The longtime proprietor of a free-to-the-public, extra-hot hot tub behind a home on Essex Street in Berkeley was found dead by a hot tub patron over the weekend, and it appears he died doing what he loved, soaking in the tub.

The old-fashioned, four-foot deep wooden hot tub was an open secret for many East Bay residents over the decades, who kept close their passcodes to the locked gate that were all one needed to access it. Its owner was something of an enigma — an older hippie, people said, who maybe lived alone — though patrons came to recognize him when he would make his own afternoon visits to the tub where absolute silence was the rule.

His name, as the Chronicle now learns, was Deward Hastings. He was 78 years old, and a person visiting the hot tub Saturday reportedly found him deceased there. His death was confirmed by his estranged wife, Sippa Pardo.

To control crowds and maintain a safe space for women in the all-nude space, Hastings instituted a passcode system years ago based on phone numbers. Patrons would use their own phone numbers to gain entry, and access was limited only to women and the male guests they brought with them — though this rule was not always steadfastly enforced. And men could get their own codes if they were sponsored by a female guest and submitted a request.

Rumor had it, Hastings — or as he was known to most, "the hot tub guy" — would occasionally purge the roles or crack down on disrespectful patrons by disabling their codes.

In my personal experience, the place was never over-crowded, and the high temperature of the water — which was kept at 113.5 degrees — meant that no one could stay in for too long of a stretch. To cool off, there was a hammock nearby and another in the yard, as well as a few wooden platforms upon which people could do nude yoga.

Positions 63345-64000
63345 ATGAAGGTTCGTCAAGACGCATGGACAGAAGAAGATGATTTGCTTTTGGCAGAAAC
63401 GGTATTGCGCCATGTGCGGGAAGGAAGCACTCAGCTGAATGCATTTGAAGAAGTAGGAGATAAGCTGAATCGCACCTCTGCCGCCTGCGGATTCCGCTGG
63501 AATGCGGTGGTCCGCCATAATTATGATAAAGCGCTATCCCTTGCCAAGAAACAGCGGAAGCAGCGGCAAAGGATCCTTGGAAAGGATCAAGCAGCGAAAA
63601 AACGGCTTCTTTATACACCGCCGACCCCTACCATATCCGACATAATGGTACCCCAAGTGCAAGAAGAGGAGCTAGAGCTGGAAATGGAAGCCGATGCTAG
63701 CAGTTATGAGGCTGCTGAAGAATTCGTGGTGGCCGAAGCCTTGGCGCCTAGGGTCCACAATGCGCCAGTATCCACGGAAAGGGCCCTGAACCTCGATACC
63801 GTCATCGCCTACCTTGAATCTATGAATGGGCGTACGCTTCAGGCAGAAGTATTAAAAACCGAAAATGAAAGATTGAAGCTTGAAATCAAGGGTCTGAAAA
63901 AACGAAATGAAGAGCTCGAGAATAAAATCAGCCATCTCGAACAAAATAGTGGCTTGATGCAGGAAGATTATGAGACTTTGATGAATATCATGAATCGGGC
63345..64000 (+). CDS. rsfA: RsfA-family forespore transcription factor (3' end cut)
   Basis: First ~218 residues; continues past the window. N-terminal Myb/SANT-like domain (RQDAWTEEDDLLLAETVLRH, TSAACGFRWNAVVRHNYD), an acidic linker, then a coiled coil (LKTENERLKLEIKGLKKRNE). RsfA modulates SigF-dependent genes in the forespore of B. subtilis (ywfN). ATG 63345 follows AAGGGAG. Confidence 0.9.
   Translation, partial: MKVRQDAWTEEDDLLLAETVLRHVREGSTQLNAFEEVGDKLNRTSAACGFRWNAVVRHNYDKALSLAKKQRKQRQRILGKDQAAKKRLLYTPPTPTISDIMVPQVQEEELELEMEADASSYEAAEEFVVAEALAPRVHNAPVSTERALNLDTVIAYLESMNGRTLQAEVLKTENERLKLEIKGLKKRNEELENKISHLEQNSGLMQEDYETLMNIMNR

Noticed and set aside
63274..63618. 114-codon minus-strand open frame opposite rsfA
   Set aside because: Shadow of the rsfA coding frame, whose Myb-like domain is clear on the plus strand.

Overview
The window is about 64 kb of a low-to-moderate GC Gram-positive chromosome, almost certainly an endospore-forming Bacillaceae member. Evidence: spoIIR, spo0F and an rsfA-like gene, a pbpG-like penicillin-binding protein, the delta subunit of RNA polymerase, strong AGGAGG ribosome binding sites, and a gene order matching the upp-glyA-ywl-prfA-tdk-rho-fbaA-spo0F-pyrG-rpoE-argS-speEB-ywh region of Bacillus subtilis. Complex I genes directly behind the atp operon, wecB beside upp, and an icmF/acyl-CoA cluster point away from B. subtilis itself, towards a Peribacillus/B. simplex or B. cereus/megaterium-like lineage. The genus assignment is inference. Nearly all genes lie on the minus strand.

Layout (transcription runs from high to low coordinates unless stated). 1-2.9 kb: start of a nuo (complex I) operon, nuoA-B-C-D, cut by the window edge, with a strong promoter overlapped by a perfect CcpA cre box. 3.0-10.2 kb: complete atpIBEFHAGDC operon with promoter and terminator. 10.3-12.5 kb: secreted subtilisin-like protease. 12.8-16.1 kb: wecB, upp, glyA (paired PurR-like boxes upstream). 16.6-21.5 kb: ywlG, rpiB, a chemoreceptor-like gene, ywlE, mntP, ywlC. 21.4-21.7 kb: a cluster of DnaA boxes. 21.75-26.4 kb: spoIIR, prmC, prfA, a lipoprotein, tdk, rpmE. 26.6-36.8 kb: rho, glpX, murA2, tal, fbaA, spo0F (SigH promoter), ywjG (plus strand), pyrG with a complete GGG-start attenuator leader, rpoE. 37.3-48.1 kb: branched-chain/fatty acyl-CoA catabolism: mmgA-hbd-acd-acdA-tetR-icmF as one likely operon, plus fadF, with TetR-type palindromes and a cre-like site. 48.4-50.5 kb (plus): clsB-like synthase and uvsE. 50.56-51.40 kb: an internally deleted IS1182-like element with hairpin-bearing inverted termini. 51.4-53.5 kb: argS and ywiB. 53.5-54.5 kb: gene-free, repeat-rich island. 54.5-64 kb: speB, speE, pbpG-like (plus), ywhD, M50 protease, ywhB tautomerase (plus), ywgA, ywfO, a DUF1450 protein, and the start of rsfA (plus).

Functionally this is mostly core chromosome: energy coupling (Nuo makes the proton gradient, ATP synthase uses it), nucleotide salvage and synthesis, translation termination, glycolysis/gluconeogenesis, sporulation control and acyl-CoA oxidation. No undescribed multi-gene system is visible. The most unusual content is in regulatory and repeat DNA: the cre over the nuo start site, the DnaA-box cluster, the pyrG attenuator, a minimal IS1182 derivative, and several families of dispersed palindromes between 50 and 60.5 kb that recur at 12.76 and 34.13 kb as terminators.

Getting into the water the first time was always a struggle — previous experience still never quite prepared you for that shock of extreme heat, like you were volunteering yourself to be boiled alive. But once you got in, it was invigorating and calming all at once — a strong reset for even the worst of days.

Hastings didn't court publicity, and the Essex Street hot tub was always an IYKYK sort of novelty for college students, longtime residents, and aficionados of such quirky urban secrets that make Berkeley Berkeley. "It's on Essex Street where it dead-ends off Adeline." "You'll see the wooden gate."

In 2000, a then 55-year-old Hastings spoke to the Chronicle about his hot tub on condition of anonymity. He relayed how he had been an avid backpacker who loved seeking out hot springs in the 1960s, but in the early 70s, many of his favorites nearby were being closed to the public.

"The obvious solution was to build a hot spring," Hastings said. And he did, opening the backyard tub in 1975 when he was around 30 years old.

He told the Chronicle that while things stayed manageable for a few years, with the gate left unlocked on nights and weekends, word got around and in the 80s he had to do a bit too much policing. He described having to shoo off noisy, drunken people who would stream in after the bars would close, and the "Telegraph Avenue dregs of society" who started making too frequent appearances — and that's when the passcode system was put in place. As of that 2000 interview, Hastings said there were around 870 working combinations in circulations, and if one became too widely shared he would shut it off.

Hastings was the sole caretaker of this artificial hot spring in the middle of the Berkeley Flats, and with his departure, so will go this magical little place that is near to the hearts of the tens of thousands of people who soaked and relaxed there after long days of human toil, or as a brief escape from reality on a chilly Bay Area weekend.

As Rona Marech wrote about the no-talking rule in 2000, it "adds a hushed, dreamy quality to the experience. Naked strangers move in and out of the water and lie out on wooden platforms, all without a word. Especially at night, when the naked bodies flit by like wood nymphs in the moonlight, the woozy scene seems like something straight out of 'A Midsummer Night's Dream.'"

Now someone else needs to take up this extinguished torch, and build a new one.

Photo: Google Street View